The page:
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School stores can be a great way to serve students and earn money for your group, too. Here are some key points to consider when setting yours up.


School Supplies

Stock items students need—like notebooks, erasers, and pens and pencils—but with an added fun factor. Look for supplies with popular characters or trendy designs, or a pop culture theme (like emojis). Popular items include pencil grips, pencil sharpeners, multicolor pens and mechanical pencils, highlighters, bookmarks, keychains, and mini dry erase boards.

School Logo Items

Water bottles, bumper stickers, car magnets, drawstring bags, and other items bearing the school name can be strong sellers. If students or staff are required to wear IDs, consider lanyards with the school name.

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Many school stores stock toys like stress balls, fidget toys, slime, and snap bracelets, but it’s a good idea to check with school staff before selling toys to see if any of the items have been banned from school because they cause classroom distractions.


If you sell snacks to students during or right before or after school, they must meet the USDA’s Smart Schools in School nutrition guidelines. For a list of compliant snacks, check the Alliance for a Healthier Generation Smart Food Planner. If you want to sell a food item that’s not on the list, you can use the Smart Snacks Product Calculator on the site to find out if it is compliant. The guidelines do not allow the sale of soft drinks, and sports drinks are only allowed at the high school level.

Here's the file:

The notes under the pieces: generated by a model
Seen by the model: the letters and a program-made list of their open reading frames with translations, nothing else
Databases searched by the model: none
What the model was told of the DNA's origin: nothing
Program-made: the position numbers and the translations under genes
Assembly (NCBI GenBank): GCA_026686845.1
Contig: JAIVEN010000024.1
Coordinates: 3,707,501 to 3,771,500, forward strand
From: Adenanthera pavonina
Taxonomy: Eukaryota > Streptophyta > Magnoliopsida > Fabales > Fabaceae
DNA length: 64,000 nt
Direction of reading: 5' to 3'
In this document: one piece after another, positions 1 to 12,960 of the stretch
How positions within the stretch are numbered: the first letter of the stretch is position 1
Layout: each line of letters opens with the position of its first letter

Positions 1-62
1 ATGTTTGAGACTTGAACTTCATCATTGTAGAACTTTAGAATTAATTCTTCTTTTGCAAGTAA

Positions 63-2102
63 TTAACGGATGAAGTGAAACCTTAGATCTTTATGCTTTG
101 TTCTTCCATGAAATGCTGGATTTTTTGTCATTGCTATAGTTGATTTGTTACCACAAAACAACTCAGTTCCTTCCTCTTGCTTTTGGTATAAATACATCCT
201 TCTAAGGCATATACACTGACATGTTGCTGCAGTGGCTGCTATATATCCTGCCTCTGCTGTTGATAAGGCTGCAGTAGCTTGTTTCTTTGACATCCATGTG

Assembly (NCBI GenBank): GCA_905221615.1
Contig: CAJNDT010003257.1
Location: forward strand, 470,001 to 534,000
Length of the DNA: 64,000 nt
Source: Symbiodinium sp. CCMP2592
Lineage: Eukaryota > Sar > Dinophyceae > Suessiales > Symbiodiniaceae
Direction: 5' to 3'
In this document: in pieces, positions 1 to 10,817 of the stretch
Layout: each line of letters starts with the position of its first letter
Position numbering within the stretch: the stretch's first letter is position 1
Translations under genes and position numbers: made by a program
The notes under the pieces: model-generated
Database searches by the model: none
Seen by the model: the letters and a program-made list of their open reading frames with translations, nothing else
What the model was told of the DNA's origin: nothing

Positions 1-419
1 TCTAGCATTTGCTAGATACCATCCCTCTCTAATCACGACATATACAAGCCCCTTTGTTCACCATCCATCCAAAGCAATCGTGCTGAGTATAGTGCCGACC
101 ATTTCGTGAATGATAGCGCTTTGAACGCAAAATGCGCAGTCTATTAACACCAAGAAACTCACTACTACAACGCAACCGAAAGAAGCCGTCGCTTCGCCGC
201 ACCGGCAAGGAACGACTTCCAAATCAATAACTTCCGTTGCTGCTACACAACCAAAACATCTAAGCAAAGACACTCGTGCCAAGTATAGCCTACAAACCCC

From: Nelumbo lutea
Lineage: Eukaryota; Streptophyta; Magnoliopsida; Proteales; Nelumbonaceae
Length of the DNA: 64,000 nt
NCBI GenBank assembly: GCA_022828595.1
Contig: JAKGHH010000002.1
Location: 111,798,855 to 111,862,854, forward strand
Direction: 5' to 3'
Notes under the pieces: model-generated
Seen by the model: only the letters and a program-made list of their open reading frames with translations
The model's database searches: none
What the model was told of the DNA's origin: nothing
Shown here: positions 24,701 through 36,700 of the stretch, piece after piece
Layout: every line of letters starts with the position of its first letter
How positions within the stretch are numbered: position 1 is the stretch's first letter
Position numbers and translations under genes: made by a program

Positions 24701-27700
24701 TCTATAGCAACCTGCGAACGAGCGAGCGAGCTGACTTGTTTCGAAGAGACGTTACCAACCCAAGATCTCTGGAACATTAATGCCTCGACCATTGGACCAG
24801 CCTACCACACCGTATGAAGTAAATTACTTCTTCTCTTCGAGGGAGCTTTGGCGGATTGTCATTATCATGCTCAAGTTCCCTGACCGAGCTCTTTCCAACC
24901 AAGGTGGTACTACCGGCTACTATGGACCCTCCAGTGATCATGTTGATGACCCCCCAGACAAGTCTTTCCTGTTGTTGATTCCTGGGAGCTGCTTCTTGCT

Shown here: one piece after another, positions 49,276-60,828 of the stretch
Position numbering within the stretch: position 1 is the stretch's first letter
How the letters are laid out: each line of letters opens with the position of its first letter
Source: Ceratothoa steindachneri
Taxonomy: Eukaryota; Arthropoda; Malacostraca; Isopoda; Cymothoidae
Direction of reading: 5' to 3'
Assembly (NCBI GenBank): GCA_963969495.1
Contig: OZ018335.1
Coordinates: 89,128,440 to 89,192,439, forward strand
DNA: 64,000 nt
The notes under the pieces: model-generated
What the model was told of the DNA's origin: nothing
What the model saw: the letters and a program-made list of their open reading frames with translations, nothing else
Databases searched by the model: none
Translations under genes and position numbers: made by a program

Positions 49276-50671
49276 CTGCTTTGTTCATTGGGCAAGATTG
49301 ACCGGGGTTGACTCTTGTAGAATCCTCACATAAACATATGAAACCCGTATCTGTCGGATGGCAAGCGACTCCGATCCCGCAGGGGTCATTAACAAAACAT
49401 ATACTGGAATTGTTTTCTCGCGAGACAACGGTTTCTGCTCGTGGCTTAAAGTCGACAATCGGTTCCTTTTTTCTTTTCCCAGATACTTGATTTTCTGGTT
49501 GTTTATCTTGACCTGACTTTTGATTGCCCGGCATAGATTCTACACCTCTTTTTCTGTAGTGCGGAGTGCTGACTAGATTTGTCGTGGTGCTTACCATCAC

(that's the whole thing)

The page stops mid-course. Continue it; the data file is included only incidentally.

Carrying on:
Display Prices

Display prices where students can see them. Be mindful that students’ sight line won’t be as high as that of the adults who are helping set up the store. It’s a good idea to post the price on the box containing each set of products. You may also want to display prices on a menu board or prepare a posterboard with photos of each item, to make it easier for kids still learning to read to find out what things cost.


Price items reasonably and offer some low-cost items so students won’t be priced out. Many stores offer small items for less than $1.

Cash Collection

Whether you use a cash register or a simple cash box, you’ll need small bills and plenty of coins for making change. Set prices that are easier to make change for, like increments of 25 cents.

Track Sales

Ideally, you’d issue a receipt for each sale. If that’s not feasible because of the large number of small transactions, keep a tally of each day’s sales. Make sure the tallies match the cash you took in for each shift, and keep the records for future reference.

Inventory Tracking

Keep track of what items are sold so you know what needs to be restocked. Some groups create custom forms for this, while others simply jot down the information in a spiral notebook.

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